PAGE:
And then there is thirdly. Which is that if you are really lucky, you will be there when they have got the plates of William de Morgan out of the cupboard for a special exhibition.

A selection of William de Morgan plates with styalised animal and plant designs in blue, red and brown.

Mama was just this lucky.

A large plate with a styalised blue bird design by William de Morgan

William de Morgan was an Arts and Crafts sort of person, a friend of the wallpaper designer William Morris, who spent a very long time mucking around with tiles in Fulham and trying to work out how to do iridescent glaze on his pottery, called lustreware. And managed it! At which point this sort of thing became very unfashionable and so he turned, considerably more successfully, to novel writing.

A William de Morgan vase and plate in red lustreware in the Guildhall Art Gallery. Tiles are displayed on the wall behind and some people are in the background looking at them.

Mama does not share this lack of enthusiasm for de Morgan’s ceramics, and was actively distressed when she was alerted to the appearance on the Antique’s Roadshow of someone who had bought a de Morgan dish at a car boot sale for a fiver. Bah.

A large plate with a brown styalised dinosaur and foliage design. A woman in a floral dress stands in the background with her back to us.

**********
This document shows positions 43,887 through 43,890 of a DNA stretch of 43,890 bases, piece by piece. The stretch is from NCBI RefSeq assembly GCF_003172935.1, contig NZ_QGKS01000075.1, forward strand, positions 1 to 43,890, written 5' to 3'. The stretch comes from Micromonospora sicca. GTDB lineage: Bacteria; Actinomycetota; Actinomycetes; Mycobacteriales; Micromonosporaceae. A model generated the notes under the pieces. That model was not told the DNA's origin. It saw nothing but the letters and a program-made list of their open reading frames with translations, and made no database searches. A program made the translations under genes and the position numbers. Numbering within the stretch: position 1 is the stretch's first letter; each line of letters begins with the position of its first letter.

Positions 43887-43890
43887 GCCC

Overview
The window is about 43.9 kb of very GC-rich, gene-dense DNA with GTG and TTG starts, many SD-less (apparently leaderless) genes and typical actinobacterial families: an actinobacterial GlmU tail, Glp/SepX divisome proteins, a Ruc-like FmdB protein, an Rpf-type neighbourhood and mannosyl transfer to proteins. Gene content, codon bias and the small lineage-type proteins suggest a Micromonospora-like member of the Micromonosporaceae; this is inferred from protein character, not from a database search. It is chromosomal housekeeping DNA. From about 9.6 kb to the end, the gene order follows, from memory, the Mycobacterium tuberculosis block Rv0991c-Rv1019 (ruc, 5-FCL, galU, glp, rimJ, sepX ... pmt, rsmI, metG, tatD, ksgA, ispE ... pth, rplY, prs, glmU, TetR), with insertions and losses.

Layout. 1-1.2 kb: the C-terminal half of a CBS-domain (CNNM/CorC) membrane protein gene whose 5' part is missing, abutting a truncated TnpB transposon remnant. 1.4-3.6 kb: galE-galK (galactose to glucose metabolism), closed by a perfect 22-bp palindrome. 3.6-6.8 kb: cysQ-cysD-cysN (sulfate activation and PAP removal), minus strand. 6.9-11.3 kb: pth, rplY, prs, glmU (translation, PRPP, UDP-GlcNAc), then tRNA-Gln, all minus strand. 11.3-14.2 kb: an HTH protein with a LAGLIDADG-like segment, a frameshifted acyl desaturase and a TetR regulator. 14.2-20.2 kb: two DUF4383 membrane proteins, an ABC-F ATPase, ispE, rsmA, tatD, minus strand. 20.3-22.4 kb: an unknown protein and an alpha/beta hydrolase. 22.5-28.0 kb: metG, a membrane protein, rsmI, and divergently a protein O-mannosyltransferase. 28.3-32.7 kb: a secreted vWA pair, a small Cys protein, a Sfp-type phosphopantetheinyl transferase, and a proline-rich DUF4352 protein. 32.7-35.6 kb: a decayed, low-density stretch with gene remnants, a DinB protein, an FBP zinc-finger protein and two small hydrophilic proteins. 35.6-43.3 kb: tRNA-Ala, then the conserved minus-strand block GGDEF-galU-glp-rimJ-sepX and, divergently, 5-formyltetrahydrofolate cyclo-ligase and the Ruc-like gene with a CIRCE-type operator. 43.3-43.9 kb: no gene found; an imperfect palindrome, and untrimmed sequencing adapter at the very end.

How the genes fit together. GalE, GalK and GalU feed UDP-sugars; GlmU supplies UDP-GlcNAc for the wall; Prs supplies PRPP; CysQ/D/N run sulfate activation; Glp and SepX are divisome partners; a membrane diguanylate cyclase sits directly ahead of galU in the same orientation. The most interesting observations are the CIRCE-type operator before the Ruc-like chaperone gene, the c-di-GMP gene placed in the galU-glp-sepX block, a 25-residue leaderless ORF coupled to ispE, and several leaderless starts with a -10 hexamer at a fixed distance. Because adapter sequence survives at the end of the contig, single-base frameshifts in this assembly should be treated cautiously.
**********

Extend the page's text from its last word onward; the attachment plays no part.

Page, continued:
Mama also appreciates de Morgan because his wife, Evelyn, was such a good painter she subsidised the pottery for years, a suffragette and an outspoken pacifist. Mama always admires people with taste. Even if they were born in the Victorian era.

Large plate with a styalised red peacock design by William de Morgan

De Morgan’s Dad was also on display. For excellence in maths. Mama quite enjoyed that bit too. Mama enjoys other people’s excellence in maths. It’s like watching somebody juggle with 17 balls while standing on a tiger. Or something.

The back of a William de Morgan plate which has blue and white rings and the name of his factory on it

So. The Guildhall Art Gallery is worth a visit if you are ever at a loose end in the area. Would probably be improved of they had a cafe on site though.

More information

The Guildhall Art Gallery’s page on the City of London website.

This is what the Hitchhiker’s Guide to the Galaxy has to say about the Corporation of London.

Address: Guildhall Yard London EC2V 5AE

Admission: Free

Opening: Monday to Saturday 10am to 5pm. On Sunday it closes an our earlier.

Getting there: Don’t drive. I don’t care if it’s a bit of a walk from either the underground stations of Bank (Central and Northern lines) or St Paul’s (Central line). Just don’t. There’s probably a bus, but Mama doesn’t live in London any more so her encyclopedic knowledge of London’s bus network has faded.

Save for later?